On a recent long-haul flight, I had the misfortune of sitting near a passenger with a nasty cold who continued to cough and sneeze without covering his mouth despite being offered tissues by a fellow traveller.
As I watched his spittle coat the entertainment console embedded in the seatback in front of him I realised while you can’t control the behaviour of other passengers, there are a few things you can do to protect yourself from the inevitable germs that come from being packed into a ‘tin can’ with hundreds of strangers.
We’ve all seen the video that pops up on social media of parents changing a baby’s nappy on the tray table. The same tray table that you’re about to eat your in-flight meal off has more than eight times the amount of bacteria than the toilet flush button. Give your tray table, headrest and armrests a wipe down with antibacterial sanitising wipes to mitigate as many nasties as possible.
On a long-haul flight you’ll see many people wandering to the toilet in just their socks. Pro tip: That liquid on the floor of the toilet isn’t water. Avoid soggy feet and seriously unsanitary socks by packing a pair of thongs in your carry-on luggage. You can even pick up foldable disposable slippers from Daiso and other discount shops.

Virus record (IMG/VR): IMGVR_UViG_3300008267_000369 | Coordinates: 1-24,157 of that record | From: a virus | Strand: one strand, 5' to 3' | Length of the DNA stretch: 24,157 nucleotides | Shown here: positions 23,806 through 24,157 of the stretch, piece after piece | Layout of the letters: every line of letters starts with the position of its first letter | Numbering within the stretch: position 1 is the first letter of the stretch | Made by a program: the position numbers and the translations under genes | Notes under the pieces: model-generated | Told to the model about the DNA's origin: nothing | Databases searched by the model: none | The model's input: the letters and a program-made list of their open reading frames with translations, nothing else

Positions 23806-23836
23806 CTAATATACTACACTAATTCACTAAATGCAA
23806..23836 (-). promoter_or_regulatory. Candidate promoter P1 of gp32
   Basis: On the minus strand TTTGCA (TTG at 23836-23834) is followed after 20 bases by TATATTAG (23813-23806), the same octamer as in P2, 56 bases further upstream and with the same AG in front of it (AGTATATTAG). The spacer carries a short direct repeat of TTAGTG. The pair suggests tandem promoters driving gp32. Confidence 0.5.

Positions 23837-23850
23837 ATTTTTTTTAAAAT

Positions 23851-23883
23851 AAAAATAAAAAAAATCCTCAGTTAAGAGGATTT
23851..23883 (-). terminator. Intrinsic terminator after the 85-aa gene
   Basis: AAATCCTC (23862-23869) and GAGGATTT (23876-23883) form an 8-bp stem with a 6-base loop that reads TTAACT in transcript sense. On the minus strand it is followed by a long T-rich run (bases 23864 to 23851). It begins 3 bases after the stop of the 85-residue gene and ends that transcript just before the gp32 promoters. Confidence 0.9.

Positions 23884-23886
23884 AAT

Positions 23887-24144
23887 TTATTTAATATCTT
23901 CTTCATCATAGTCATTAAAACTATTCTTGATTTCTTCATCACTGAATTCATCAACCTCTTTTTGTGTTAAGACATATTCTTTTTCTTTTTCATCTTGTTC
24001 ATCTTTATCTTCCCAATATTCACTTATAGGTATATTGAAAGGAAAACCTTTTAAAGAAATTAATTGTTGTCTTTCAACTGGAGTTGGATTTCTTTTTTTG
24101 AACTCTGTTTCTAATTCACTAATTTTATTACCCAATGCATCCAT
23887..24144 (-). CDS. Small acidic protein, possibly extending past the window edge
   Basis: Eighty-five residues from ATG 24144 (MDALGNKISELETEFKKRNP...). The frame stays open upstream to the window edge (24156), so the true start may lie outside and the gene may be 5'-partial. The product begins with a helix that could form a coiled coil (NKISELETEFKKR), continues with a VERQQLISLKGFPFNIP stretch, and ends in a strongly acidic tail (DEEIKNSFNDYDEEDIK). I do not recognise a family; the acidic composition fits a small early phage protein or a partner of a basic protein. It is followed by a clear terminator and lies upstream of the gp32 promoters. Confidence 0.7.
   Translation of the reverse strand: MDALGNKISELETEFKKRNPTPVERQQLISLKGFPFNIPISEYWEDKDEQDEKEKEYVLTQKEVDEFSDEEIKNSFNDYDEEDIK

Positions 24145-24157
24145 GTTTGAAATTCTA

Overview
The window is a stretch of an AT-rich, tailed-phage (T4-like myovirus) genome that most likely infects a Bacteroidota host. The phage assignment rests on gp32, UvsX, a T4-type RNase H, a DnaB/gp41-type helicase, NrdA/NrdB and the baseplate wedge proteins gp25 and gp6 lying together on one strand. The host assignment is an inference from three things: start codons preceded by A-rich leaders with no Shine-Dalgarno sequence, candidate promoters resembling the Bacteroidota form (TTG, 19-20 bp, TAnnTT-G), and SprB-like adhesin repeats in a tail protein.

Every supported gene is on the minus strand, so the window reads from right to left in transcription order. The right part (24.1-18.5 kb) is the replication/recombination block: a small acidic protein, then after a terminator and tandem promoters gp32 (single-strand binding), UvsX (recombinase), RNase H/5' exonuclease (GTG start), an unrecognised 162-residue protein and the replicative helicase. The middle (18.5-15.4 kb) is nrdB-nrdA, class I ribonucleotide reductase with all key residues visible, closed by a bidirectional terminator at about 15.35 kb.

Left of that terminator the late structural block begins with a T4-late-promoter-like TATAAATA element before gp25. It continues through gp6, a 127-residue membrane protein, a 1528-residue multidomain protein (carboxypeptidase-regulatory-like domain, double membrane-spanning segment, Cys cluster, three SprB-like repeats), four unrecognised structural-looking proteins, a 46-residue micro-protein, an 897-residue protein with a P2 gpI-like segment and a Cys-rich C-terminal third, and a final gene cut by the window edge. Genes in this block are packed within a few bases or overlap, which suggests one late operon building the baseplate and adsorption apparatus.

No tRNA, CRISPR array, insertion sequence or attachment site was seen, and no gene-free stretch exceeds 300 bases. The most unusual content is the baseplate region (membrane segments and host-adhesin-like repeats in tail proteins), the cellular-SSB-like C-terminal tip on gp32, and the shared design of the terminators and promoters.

Most of us brush our teeth at least once a day and there’s no reason you can’t do it in the air too. You’ll feel refreshed and your seatmates will thank you, especially during a long-haul flight. Many airlines provide toothbrushes or BYO travel-size mouthwash.
It should go with out saying but wash your hands with soap every time you go to the toilet and before every meal. This is something that most people do on the ground so it’s no extra hassle to do it in the air. Pack some hand sanitiser in your carry-on so you don’t have to join the bathroom queue each time the food trolley comes past.
Airlines often supply pillows and blankets for long-haul flights but if they’re not wrapped in plastic it’s likely they haven’t been freshly laundered. Bringing your own neck pillow will be better for your posture, help you to sleep better and ensure you’re not sharing germs with other travellers. Extra socks and a scarf or pashmina are an alternative to the airline-supplied blanket and can be used at your destination.
The information in this article has been prepared for general information purposes only and is not intended as legal advice or specific advice to any particular person. Any advice contained in the document is general advice, not intended as legal advice or professional advice and does not take into account any person’s particular circumstances. Before acting on anything based on this advice you should consider its appropriateness to you, having regard to your objectives and needs.